Larry Ellison Angry Over Warriors Sale, Says He Had a Higher Bid Than Guber
But Sal Galatiato, who ran the sale for outgoing Warriors owner Chris Cohan, explained in an interview with Damon Bruce of KNBR-AM radio in San Francisco that Ellison's final bid came in weeks after the deadline, only when Lacob and Guber were hammering out the final details of the purchase.
Galatiato insinuated Ellison initially didn't believe the Warriors had drawn a $450 million bid from Lacob, a venture capitalist, and Guber, the chairman of Mandalay Entertainment Group. Weeks after the deadline for bids from the four finalists, as the team negotiated detailed terms with Lacob and Guber, Ellison came in with a bid nominally higher than the one accepted, Galatiato said in the interview.
Ellison, the CEO of Oracle and one of the richest men in the world, is used to getting his way in business; the tone of his post-sale statement is clearly geared towards ripping Cohan as a parting shot. Based on the ace reporting by Tim Kawakami of the San Jose Mercury News, Marcus Thompson III of the Contra Costa Times and Matt Steinmetz of CSNBayArea.com throughout the dramatic sale, it seems Cohan wanted to sell to someone other than Ellison all along, and Ellison always felt as if Cohan was stacking the deck. The final resolution -- the last little bit of melodrama -- certainly nods to that theory.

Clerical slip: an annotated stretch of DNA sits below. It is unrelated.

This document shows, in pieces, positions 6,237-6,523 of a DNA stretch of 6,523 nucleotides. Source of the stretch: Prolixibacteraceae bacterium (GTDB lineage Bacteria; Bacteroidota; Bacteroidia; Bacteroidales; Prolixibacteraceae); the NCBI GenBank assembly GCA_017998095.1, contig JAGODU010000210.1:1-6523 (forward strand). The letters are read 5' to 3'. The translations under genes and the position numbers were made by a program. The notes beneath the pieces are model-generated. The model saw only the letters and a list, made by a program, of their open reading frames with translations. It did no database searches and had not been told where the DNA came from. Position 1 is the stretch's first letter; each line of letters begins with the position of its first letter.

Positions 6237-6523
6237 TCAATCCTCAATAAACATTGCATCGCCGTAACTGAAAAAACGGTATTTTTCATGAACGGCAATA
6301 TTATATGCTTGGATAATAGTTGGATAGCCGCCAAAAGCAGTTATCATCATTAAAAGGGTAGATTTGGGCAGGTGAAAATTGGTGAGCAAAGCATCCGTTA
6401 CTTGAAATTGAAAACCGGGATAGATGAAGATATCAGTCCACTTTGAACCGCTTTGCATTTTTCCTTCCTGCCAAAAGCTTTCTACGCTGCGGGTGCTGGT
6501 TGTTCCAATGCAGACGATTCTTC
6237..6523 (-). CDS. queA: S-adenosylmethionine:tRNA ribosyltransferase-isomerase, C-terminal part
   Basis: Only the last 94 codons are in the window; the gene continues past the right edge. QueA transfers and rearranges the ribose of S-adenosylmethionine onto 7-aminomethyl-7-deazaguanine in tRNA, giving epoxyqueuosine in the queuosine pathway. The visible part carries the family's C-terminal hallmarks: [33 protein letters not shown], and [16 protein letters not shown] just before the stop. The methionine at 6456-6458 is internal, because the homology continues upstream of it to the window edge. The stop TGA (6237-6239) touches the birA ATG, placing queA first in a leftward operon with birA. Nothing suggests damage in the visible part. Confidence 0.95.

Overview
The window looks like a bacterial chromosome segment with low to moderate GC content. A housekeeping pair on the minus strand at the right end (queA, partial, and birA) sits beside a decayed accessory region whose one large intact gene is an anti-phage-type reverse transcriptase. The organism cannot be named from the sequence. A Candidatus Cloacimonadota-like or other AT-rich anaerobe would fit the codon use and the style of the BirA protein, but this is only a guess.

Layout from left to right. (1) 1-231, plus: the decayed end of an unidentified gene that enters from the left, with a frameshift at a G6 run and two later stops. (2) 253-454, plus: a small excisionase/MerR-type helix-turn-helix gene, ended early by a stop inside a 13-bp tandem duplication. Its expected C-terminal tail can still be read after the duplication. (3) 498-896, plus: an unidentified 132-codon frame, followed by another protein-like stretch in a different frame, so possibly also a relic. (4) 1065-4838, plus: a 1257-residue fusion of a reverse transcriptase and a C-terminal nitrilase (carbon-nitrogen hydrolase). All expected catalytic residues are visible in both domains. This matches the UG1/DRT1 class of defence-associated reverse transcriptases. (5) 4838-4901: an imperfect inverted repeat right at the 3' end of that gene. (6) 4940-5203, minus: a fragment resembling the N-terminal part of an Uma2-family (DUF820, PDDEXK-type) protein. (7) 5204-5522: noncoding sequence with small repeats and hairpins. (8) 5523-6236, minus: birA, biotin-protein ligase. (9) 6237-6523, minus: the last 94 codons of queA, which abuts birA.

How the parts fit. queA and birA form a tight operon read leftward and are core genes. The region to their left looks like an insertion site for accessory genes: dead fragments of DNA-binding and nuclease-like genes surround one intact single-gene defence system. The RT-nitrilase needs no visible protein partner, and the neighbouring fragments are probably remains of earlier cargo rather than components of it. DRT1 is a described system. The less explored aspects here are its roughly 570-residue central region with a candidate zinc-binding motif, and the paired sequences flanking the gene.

But if Lacob is as committed to turning the franchise around as he claims to be, it won't matter. Perhaps an avocado wouldn't do a better job as owner than Cohan has for a painful decade-and-a-half. But a bowl of guacamole might. Lacob figures to be much, much more savvy than that.